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Judy Girouard and Jacob Taylor v. City of Palm Bay

November 9, 2011



This cause is before the Court on the Motion to Dismiss (Doc. 12) filed by Defendant, the City of Palm Bay. Plaintiffs have filed a Response (Doc. 14) in opposition to the motion, and it is ripe for ruling.

Plaintiffs bring six claims in their Complaint-one federal claim and five state law claims. The federal claim alleges, pursuant to 42 U.S.C. § 1983, a violation of Plaintiff's due process rights under the Fourteenth Amendment to the U.S. Constitution. This claim, like the state law claims, arises from an incident wherein Plaintiffs summoned City police officers to their home because the estranged husband of one the Plaintiffs-against whom that Plaintiff had obtained an injunction barring him from the home-was at the residence attempting to burn it down by turning on all the burners on the stove. According to the allegations of the Complaint, the police arrived and ordered Plaintiffs to leave the premises for an hour. Plaintiffs did so, and when they returned to the house they found that the "home and its contents had been burned to a smoldering ruin." (Doc. 1 ¶ 22). Plaintiffs assert in Count I that "[t]he City violated Plaintiffs' rights to due process by ejecting Plaintiffs from their home and by allowing [the estranged husband] to possess and burn down the home." (Id. ¶ 32).

In moving to dismiss the due process count, the City asserts in part that Plaintiffs have not specified whether they are alleging a procedural due process claim or a substantive due process claim. (Doc. 12 at 3). Although the Complaint does label the count as a "procedural due process" claim, (Doc. 1 at 1), Plaintiffs respond that they are asserting both types of due process violations. However, the facts alleged do not plausibly state a cause of action under either of these components of the Due Process Clause.

"A pleading that states a claim for relief must contain . . . a short and plain statement of the claim showing that the pleader is entitled to relief.'" Fed. R. Civ. P. 8(a)(2). "'[D]etailed factual allegations'" are not required, but "[a] pleading that offers 'labels and conclusions' or 'a formulaic recitation of the elements of a cause of action will not do.'" Ashcroft v. Iqbal, 129 S. Ct. 1937, 1949 (2009) (quoting Bell Atl. Corp. v. Twombly, 550 U.S. 544, 555 (2007)). "To survive a motion to dismiss, a complaint must contain sufficient factual matter, accepted as true, to 'state a claim to relief that is plausible on its face.'" Id. (quoting Twombly, 550 U.S. at 570). In considering a motion to dismiss brought under Federal Rule of Civil Procedure 12(b)(6), a court limits its "consideration to the well-pleaded factual allegations, documents central to or referenced in the complaint, and matters judicially noticed." LaGrasta v. First Union Sec., Inc., 358 F.3d 840, 845 (11th Cir. 2004).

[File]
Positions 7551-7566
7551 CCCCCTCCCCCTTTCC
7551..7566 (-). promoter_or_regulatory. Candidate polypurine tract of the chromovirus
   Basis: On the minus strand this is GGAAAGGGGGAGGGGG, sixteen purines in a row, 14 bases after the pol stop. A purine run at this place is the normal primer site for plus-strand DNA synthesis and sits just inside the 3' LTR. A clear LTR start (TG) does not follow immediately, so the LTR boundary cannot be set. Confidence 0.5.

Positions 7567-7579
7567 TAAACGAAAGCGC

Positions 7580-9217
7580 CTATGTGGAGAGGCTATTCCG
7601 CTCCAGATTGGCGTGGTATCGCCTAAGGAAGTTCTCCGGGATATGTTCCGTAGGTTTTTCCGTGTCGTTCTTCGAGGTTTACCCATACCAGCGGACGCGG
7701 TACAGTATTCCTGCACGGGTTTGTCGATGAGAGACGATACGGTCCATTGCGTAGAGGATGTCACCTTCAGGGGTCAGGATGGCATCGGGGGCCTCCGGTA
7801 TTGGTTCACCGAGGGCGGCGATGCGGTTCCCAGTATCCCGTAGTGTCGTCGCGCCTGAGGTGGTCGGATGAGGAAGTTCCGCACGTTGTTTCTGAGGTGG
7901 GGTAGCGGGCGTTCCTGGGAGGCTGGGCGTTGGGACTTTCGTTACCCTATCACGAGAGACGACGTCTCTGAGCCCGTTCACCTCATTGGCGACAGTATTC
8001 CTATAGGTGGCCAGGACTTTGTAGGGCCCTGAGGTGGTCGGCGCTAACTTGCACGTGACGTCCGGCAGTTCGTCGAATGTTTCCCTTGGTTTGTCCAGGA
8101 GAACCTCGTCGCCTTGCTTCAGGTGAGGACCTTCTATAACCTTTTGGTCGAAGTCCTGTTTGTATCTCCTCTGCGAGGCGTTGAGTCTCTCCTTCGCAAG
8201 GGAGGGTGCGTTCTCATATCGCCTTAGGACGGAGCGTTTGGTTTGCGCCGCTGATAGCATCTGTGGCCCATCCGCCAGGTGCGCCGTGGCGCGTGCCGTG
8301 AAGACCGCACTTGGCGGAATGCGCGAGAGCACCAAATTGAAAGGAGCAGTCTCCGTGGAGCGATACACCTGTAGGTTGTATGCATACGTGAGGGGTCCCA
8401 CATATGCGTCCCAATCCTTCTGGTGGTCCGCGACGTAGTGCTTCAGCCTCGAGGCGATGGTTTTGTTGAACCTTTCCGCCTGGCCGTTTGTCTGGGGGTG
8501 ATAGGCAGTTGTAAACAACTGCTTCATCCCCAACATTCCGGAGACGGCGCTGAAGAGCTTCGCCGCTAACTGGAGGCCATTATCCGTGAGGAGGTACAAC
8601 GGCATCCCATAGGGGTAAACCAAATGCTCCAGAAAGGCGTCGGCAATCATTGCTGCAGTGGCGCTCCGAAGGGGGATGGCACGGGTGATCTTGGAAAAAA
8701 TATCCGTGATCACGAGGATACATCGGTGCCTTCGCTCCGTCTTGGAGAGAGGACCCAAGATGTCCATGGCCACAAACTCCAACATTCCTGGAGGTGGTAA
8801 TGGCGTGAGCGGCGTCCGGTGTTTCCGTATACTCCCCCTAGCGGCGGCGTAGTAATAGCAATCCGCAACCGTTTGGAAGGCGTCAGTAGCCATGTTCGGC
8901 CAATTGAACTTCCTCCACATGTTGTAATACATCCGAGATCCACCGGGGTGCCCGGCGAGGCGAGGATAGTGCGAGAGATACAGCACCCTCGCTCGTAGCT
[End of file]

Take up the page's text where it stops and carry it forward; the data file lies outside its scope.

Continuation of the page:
Plaintiffs have cited no cases supporting a finding of a due process violation under similar circumstances, and Plaintiffs' theory is not supported by controlling case law. As the Supreme Court has explained, "nothing in the language of the Due Process Clause itself requires the State to protect the life, liberty, and property of its citizens against invasion by private actors." DeShaney v. Winnebago Cnty. Dep't of Soc. Servs., 489 U.S. 189, 195 (1989). "The Clause is phrased as a limitation on the State's power to act, not as a guarantee of certain minimal levels of safety and security. It forbids the State itself to deprive individuals of life, liberty, or property without 'due process of law,' but its language cannot fairly be extended to impose an affirmative obligation on the State to ensure that those interests do not come to harm through other means." Id. The purpose of the Clause is "to protect the people from the State, not to ensure that the State protect[s] them from each other." Id. at 196. The Clause "does not transform every tort committed by a state actor into a constitutional violation." Id. at 202.

Plaintiffs seem to attempt to allege "special relationship" and "special danger" theories of due process liability, (see Doc. 1 ¶¶ 25 & 26), but those theories are no longer viable in the Eleventh Circuit. See, e.g., Vaughn v. City of Athens, 176 F. App'x 974, 976 n.1 (11th Cir. 2006) (noting invalidity of these theories and citing cases). Moreover, Plaintiffs' allegations of a special relationship and increase in danger are insufficient to state a claim under those theories in any event. Finally, the Complaint's allegations are not sufficient to state a basis for municipal liability under 42 U.S.C. § 1983.

Because the due process count is the only federal claim, it provides the only basis for this Court's original jurisdiction over this case. Pursuant to 28 U.S.C. § 1367(c), the Court declines to exercise supplemental jurisdiction over the remaining state law claims. Thus, the motion to dismiss need not be addressed insofar as it pertains to those claims.

Accordingly, it is ORDERED and ADJUDGED as follows:

1. The Motion to Dismiss (Doc. 12) filed by Defendant is GRANTED as to Count I and DENIED without prejudice as to the other counts of the Complaint. Count I is DISMISSED with prejudice.

2. Supplemental jurisdiction over Plaintiffs' state law claims in Counts II, III, IV, V, and VI is DECLINED, and these claims are DISMISSED without prejudice. In accordance with

28 U.S.C. § 1367(d), the period of limitations for the state law claims is tolled for thirty days from the date of this Order unless Florida law provides for a longer tolling period.

3. The Clerk shall close this file.

Copies furnished to: Counsel ...

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